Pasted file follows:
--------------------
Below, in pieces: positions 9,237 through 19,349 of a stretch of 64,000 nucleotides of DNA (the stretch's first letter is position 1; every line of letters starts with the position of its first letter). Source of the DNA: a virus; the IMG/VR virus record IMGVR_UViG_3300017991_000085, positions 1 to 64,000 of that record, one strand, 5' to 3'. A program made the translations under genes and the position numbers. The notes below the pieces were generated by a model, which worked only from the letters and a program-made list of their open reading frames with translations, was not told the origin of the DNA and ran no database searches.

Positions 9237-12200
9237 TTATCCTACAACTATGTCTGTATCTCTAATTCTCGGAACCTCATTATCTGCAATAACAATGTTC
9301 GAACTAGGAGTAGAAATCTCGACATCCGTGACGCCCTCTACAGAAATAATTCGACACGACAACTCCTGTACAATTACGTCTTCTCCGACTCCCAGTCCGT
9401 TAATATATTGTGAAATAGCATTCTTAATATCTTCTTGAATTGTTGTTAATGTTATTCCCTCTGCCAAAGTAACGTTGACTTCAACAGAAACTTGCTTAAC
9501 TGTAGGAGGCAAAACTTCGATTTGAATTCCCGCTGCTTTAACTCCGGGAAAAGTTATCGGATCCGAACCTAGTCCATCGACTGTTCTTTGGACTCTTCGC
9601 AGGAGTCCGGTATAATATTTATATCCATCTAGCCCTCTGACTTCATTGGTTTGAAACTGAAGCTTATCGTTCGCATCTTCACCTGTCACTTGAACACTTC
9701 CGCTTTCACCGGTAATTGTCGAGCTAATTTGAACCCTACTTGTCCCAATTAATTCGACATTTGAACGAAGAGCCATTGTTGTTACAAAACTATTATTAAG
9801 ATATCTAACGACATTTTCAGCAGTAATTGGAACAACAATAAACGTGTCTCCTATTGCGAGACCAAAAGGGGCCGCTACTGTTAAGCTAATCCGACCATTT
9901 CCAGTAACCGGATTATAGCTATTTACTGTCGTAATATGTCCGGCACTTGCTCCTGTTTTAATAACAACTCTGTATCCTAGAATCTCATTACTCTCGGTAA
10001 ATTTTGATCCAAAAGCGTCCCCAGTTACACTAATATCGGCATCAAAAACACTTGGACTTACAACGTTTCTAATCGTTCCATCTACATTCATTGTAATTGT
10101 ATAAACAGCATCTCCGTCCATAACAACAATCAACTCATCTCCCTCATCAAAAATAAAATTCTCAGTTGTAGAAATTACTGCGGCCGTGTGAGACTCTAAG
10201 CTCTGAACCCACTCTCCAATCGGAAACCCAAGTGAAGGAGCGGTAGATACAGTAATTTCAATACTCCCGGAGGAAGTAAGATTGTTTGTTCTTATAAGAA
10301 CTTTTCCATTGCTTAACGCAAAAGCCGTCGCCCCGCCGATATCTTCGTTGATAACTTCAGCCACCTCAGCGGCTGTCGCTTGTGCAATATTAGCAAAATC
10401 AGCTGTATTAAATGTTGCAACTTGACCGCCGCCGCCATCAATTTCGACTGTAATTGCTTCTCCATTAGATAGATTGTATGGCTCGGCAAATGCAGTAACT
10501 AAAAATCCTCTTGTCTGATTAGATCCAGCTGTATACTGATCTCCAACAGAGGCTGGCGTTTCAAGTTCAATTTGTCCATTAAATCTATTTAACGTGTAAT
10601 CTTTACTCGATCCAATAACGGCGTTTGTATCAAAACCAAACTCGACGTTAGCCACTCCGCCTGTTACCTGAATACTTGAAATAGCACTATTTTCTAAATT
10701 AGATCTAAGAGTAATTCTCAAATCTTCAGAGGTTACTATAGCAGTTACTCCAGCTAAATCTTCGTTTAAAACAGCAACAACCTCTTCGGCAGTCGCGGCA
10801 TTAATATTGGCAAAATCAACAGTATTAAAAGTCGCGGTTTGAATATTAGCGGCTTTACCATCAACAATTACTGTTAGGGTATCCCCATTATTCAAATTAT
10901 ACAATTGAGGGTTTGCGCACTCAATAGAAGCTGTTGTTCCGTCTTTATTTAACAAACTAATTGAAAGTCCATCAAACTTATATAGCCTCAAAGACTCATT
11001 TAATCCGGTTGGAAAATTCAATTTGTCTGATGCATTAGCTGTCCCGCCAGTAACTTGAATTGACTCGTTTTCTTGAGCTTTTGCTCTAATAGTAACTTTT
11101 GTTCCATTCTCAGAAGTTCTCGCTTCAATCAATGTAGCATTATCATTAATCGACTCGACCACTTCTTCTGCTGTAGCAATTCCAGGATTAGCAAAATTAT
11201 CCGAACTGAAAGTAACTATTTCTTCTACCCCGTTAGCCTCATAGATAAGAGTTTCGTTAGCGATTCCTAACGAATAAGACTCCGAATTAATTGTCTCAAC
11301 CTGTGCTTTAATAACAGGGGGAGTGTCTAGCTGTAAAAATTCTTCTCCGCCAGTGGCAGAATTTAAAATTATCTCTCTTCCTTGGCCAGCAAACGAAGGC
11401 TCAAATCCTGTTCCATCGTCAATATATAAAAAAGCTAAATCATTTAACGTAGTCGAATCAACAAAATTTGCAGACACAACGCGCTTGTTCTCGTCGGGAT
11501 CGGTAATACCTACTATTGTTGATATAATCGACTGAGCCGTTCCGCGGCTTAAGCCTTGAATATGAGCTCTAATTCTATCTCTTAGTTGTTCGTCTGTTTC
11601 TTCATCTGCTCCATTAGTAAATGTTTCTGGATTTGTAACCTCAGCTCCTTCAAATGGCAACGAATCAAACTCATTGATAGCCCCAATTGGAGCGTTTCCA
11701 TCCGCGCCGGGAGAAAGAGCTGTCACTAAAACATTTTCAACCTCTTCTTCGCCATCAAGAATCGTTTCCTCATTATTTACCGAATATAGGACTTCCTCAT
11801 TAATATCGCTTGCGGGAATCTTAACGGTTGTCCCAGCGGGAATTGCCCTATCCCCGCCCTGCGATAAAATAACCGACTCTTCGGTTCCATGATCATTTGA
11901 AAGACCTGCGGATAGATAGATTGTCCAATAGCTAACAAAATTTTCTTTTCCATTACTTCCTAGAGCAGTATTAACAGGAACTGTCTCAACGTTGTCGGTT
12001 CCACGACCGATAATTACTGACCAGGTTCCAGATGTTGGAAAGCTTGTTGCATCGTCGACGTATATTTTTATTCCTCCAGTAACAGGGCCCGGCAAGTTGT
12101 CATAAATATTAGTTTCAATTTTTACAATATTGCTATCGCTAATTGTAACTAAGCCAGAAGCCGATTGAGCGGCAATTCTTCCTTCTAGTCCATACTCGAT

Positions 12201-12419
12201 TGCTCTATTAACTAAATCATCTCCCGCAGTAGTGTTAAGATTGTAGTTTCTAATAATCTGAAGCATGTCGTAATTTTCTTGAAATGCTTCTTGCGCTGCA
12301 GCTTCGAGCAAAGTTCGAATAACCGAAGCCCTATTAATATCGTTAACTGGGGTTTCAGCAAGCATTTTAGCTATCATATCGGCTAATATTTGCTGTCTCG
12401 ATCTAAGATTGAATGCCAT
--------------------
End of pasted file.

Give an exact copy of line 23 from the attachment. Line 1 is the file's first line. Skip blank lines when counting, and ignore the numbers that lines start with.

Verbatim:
11201 CCGAACTGAAAGTAACTATTTCTTCTACCCCGTTAGCCTCATAGATAAGAGTTTCGTTAGCGATTCCTAACGAATAAGACTCCGAATTAATTGTCTCAAC